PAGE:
Alternative Approaches To Police Interventions When Responding To Mental Health Crises Incidents, Karen Rivera Apolinar 2023 California State University San Bernardino

Alternative Approaches To Police Interventions When Responding To Mental Health Crises Incidents, Karen Rivera Apolinar

Electronic Theses, Projects, and Dissertations

Purpose: This study explored mental health workers perspectives on alternative approaches in responding to mental health crises.

The study was carried out in Southern California, in collaboration with mental health workers who currently work or previously have worked in mental health crisis. It adopted a post-positivists paradigm and data was gathered through individual interviews with mental health workers who have direct experience with mental health crisis response in the community and with the police. The twenty participants in the study were men and women working in the mental health field, and of various backgrounds, licensures, and ages.

The study found …


A Bibliography Of Faculty Scholarship, Kathryn J. DuFour Law Library 2023 The Catholic University of America, Columbus School of Law

A Bibliography Of Faculty Scholarship, Kathryn J. Dufour Law Library

Scholarly Articles

The purpose of this bibliography is to record in one place the substantial body of scholarship produced by the current faculty at the Catholic University, Columbus School of Law. From its humble beginnings under the tutelage of founding Dean William Callyhan Robinson, through its adolescent period when, like so many other American law schools, it was trying to define its pedagogical niche, to its eventual merger with the Columbus University Law School in 1954, the law school at Catholic University has always retained a scholarly and remarkably productive faculty. The sheer quantity of writing, the breadth of research and the …


Higher Law And Lincoln's Antislavery Constitutionalism: What It Means To Say The Civil War Was Fought Over Slavery, Joel A. Rogers 2023 The Graduate Center, City University of New York

Higher Law And Lincoln's Antislavery Constitutionalism: What It Means To Say The Civil War Was Fought Over Slavery, Joel A. Rogers

Dissertations, Theses, and Capstone Projects

The US Civil War was fought over slavery. But what do we really mean when we say that? This paper examines that question, first by exploring the idea of “higher law,” which gained tremendous traction in American society starting around 1850. Proponents of the idea claimed that laws such as the Fugitive Slave Act are immoral; that the immorality of such laws is self-evident, and that such immoral laws should be resisted—sometimes even with violence. Meanwhile, opponents of the idea of higher law were not necessarily in favor of slavery, but they opposed the use of extra-Constitutional means to bring …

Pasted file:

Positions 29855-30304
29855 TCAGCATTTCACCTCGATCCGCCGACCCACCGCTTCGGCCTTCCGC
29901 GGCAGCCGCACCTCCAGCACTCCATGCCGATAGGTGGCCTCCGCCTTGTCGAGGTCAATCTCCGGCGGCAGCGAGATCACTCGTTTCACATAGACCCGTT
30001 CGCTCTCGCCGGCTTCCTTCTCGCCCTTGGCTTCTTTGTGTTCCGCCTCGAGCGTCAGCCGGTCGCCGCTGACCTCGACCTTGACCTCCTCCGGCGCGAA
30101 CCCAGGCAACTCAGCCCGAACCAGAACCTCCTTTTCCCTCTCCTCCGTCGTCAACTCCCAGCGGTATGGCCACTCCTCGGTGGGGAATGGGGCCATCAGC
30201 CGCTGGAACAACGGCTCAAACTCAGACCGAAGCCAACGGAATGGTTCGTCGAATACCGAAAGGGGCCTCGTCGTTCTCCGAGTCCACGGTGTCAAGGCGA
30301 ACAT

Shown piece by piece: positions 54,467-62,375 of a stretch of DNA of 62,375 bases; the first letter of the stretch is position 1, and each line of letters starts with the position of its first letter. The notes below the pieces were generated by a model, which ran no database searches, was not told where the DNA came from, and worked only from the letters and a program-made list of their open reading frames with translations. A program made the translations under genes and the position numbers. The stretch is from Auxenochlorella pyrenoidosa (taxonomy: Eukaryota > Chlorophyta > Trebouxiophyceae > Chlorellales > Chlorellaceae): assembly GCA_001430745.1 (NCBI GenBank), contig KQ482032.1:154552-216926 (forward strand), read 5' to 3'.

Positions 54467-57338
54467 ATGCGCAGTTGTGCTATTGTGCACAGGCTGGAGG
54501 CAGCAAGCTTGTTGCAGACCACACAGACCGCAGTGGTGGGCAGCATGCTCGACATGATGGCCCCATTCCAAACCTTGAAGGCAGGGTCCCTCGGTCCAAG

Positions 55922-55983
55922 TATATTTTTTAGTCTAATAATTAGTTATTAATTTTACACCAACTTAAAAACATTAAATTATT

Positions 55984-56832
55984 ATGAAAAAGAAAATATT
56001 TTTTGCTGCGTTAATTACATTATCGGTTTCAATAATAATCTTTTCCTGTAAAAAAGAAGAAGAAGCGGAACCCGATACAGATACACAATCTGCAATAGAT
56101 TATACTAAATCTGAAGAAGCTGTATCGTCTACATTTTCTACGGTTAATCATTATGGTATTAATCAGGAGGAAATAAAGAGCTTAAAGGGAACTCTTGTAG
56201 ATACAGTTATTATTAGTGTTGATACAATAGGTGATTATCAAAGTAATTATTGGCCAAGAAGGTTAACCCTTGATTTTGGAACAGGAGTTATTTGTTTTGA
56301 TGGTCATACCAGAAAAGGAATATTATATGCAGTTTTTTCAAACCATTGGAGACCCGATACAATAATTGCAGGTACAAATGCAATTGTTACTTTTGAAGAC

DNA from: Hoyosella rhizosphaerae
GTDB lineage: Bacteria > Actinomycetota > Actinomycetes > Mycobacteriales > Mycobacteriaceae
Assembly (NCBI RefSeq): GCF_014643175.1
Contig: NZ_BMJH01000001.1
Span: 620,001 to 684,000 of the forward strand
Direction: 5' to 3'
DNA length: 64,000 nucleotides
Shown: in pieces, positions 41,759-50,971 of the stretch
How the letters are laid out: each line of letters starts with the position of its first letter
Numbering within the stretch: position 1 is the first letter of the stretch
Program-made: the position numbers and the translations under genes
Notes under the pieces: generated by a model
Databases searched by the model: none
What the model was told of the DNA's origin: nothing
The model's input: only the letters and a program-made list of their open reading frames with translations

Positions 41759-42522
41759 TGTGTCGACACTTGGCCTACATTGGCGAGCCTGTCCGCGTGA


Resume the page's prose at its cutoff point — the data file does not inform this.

Rewriting Kendra’S Law: A More Ethical Approach To Mental Health Treatment, James Diven 2023 Elisabeth Haub School of Law at Pace University

Rewriting Kendra’S Law: A More Ethical Approach To Mental Health Treatment, James Diven

Pace Law Review

Michelle Go was pushed in front of a subway car by a man suffering from schizophrenia that had fallen through the cracks of New York’s mental health care system. Michelle’s death was imminent because the severely ill man had every right to be on the streets under present law. This note will discuss the problems with New York’s mental hygiene laws that prevent courts from mandating treatment even when treatment is in the state’s best interest.

Michelle’s death is not unique. Historically, New York has struggled to enact effective legislation governing the treatment of mentally ill individuals. As a result, …


What Law Schools Must Change To Train Transactional Lawyers, Stephanie Hunter McMahon 2023 University of Cincinnati College of Law

What Law Schools Must Change To Train Transactional Lawyers, Stephanie Hunter Mcmahon

Pace Law Review

Not all lawyers litigate, but you would not know that from the first-year curriculum at most law schools. Despite 50% of lawyers working in transactional practices, schools do not incorporate its legal doctrines or skills in the foundational first year. That the Progressives pushed through antitrust laws and the New Dealers founded the modern administrative state reframed how people use the law, particularly in transactional practices, and should be given equal weight as the appellate-based common law in any legal introduction. Nevertheless, the law school model created by Christopher Columbus Langdell in the 1870s remains dominant. As this review of …